Three Seasons Landscaping
Three Seasons Landscaping
Three Seasons Landscaping
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Frequently Asked Questions

  1. Q: What is the Proper Way to Water Your Lawn?
  2. Q: What is the Proper Way to Water a New Plant?
  3. Q: What are the Best Times of Year to Seed Your Lawn?
  4. Q: When is the Best Time to Plant and/or Prune a Plant?

Proper Way to Water Your Lawn

A healthy lawn makes a very good filter for absorbing many things that can be washed into our streams. The ideal lawn is one that will grow best in your environment without lots of supplemental watering. We have all probably read about people living in desert areas in the country trying to grow lawns that require almost daily watering just to survive the summer heat. This is extremely foolish and short-sighted. Turf grasses were never intended to be grown everywhere.

In general, turf grasses need about 3/4" - 1" of water per week to maintain green color and active growth. However, during certain times during the summer when high temperatures are the norm, you should allow lawns to naturally slow down in growth during those extreme conditions. You may let the lawn go almost completely dormant in hot weather. Many factors such as the soil and weather all have a role in the lawn's water needs. Here are a few guidelines to follow:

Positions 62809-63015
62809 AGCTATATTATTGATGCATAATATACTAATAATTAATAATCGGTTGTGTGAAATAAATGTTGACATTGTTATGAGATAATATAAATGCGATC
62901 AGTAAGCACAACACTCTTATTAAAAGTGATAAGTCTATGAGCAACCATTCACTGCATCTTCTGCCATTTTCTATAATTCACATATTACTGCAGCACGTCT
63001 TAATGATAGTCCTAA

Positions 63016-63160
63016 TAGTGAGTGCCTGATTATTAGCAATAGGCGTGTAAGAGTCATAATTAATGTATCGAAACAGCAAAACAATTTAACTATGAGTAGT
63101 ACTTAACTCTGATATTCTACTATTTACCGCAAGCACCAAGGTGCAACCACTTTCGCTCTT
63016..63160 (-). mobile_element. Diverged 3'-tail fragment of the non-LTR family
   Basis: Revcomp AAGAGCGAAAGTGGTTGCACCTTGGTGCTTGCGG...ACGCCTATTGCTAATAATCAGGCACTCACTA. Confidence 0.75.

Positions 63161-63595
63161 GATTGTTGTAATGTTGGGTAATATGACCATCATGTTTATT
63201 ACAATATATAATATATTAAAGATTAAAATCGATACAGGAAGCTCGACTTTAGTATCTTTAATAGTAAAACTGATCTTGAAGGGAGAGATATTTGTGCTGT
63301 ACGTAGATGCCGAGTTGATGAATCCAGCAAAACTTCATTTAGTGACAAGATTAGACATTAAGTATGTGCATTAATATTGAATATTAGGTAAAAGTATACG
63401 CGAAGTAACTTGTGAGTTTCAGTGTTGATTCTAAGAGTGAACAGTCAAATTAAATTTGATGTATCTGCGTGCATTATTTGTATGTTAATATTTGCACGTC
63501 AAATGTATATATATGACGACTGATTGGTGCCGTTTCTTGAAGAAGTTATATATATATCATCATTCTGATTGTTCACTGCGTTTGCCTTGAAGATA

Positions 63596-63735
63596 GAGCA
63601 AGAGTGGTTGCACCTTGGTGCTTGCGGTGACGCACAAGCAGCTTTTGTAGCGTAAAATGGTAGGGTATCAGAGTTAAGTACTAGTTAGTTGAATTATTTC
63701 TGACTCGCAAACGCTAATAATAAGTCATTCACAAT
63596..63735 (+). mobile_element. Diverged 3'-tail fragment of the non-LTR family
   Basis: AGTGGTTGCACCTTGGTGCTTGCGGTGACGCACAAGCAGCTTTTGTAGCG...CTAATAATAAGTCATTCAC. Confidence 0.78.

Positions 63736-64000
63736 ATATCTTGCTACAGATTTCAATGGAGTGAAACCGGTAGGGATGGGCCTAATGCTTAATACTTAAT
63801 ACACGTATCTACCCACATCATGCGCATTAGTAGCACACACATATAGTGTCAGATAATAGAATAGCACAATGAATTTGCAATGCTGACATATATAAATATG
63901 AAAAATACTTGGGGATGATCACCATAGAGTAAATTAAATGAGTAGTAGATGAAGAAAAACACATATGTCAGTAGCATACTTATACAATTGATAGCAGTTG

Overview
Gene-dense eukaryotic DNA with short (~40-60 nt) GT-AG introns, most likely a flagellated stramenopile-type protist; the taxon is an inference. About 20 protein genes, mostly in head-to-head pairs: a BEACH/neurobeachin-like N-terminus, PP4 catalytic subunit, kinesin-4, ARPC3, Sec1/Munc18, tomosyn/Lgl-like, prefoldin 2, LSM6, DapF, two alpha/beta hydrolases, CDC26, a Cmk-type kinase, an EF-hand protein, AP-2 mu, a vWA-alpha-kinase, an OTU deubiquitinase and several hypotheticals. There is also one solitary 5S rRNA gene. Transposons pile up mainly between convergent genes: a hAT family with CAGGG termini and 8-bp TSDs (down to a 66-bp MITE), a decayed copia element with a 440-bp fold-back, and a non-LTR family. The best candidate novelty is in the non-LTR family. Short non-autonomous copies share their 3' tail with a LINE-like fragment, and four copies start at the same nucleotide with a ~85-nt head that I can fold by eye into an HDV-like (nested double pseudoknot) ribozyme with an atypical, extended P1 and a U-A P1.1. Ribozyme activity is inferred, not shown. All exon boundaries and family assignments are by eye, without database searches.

Decide before hand.
Decide before summer heat and drought conditions arrive, to either water lawns consistently as needed throughout the season, or let lawns go dormant as conditions turn hot and dry. Do not rotate back and forth. In other words, don't let the grass turn totally brown, then apply enough water to green it up, then let the grass go dormant again. Breaking the lawns dormancy actually drains large amounts of food reserves from the plant.

When is it time to water?
The first few warm days of summer does not automatically mean to water lawns. In fact, allowing lawns to start to go under mild drought stress actually increases rooting. Watch for foot printing, or footprints remaining on the lawn after walking across it (instead of leaf blades bouncing back up). Grasses also tend to turn darker in color as they go under drought stress. Sampling the root zone soil could be another option.

Water as infrequently as possible.
Thoroughly water when you do water so moisture soaks down to the roots. Exceptions to this general rule would be for newly seeded lawns where the surface needs to stay moist, newly sodded lawns that have not yet rooted into the soil, or when summer patch disease is a problem. Otherwise, avoid frequent waterings that promote shallower root systems and weeds (e.g., crabgrass).